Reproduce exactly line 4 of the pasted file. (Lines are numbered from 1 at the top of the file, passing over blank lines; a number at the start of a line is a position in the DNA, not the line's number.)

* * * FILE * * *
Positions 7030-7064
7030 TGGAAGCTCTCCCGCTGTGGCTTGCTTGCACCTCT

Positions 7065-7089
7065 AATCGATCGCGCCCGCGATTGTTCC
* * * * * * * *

7065 AATCGATCGCGCCCGCGATTGTTCC